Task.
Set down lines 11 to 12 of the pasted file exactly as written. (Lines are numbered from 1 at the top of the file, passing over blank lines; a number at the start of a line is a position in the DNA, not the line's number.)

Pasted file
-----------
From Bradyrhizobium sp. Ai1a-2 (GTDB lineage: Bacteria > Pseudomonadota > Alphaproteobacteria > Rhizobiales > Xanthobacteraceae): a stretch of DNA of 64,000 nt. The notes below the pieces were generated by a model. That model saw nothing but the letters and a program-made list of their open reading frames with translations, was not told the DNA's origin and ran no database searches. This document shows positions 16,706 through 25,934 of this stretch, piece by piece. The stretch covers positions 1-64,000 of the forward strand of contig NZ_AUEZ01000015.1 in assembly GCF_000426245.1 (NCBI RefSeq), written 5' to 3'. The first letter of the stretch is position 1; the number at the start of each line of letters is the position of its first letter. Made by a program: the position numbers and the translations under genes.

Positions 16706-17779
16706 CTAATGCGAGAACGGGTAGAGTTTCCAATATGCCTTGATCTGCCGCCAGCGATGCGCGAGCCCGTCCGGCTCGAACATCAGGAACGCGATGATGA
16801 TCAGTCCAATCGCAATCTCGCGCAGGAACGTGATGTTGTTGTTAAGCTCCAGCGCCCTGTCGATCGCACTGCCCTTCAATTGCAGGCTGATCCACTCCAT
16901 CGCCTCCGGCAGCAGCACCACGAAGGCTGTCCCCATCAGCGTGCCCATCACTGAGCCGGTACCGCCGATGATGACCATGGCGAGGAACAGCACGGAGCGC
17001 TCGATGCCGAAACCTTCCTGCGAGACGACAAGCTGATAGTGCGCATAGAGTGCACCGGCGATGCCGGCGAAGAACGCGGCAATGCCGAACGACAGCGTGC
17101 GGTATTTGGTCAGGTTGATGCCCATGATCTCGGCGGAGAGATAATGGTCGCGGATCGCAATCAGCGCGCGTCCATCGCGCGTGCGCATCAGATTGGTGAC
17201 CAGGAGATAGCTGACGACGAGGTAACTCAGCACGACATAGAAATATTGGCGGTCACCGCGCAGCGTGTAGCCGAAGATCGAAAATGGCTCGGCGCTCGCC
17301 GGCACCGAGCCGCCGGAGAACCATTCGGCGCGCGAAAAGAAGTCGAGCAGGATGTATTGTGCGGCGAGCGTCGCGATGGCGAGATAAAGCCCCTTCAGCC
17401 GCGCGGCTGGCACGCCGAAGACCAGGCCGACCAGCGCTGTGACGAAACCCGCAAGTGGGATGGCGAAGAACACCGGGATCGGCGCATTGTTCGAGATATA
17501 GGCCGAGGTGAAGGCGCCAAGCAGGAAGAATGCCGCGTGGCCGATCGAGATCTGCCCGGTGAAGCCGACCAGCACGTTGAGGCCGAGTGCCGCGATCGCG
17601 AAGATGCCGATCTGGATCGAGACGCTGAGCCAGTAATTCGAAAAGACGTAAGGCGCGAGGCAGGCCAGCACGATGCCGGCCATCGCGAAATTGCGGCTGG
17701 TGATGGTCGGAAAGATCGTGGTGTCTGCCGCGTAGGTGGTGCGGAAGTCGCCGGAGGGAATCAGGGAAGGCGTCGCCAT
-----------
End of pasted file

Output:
17501 GGCCGAGGTGAAGGCGCCAAGCAGGAAGAATGCCGCGTGGCCGATCGAGATCTGCCCGGTGAAGCCGACCAGCACGTTGAGGCCGAGTGCCGCGATCGCG
17601 AAGATGCCGATCTGGATCGAGACGCTGAGCCAGTAATTCGAAAAGACGTAAGGCGCGAGGCAGGCCAGCACGATGCCGGCCATCGCGAAATTGCGGCTGG